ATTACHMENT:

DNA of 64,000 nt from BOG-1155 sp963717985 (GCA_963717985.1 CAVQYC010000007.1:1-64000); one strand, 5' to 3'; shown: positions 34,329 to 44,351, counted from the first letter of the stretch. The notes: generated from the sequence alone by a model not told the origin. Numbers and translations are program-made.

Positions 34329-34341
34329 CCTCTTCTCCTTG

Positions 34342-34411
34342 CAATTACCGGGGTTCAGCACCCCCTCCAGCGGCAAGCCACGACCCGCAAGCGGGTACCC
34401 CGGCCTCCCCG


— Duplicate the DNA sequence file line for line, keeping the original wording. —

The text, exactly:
DNA of 64,000 nt from BOG-1155 sp963717985 (GCA_963717985.1 CAVQYC010000007.1:1-64000); one strand, 5' to 3'; shown: positions 34,329 to 44,351, counted from the first letter of the stretch. The notes: generated from the sequence alone by a model not told the origin. Numbers and translations are program-made.

Positions 34329-34341
34329 CCTCTTCTCCTTG

Positions 34342-34411
34342 CAATTACCGGGGTTCAGCACCCCCTCCAGCGGCAAGCCACGACCCGCAAGCGGGTACCC
34401 CGGCCTCCCCG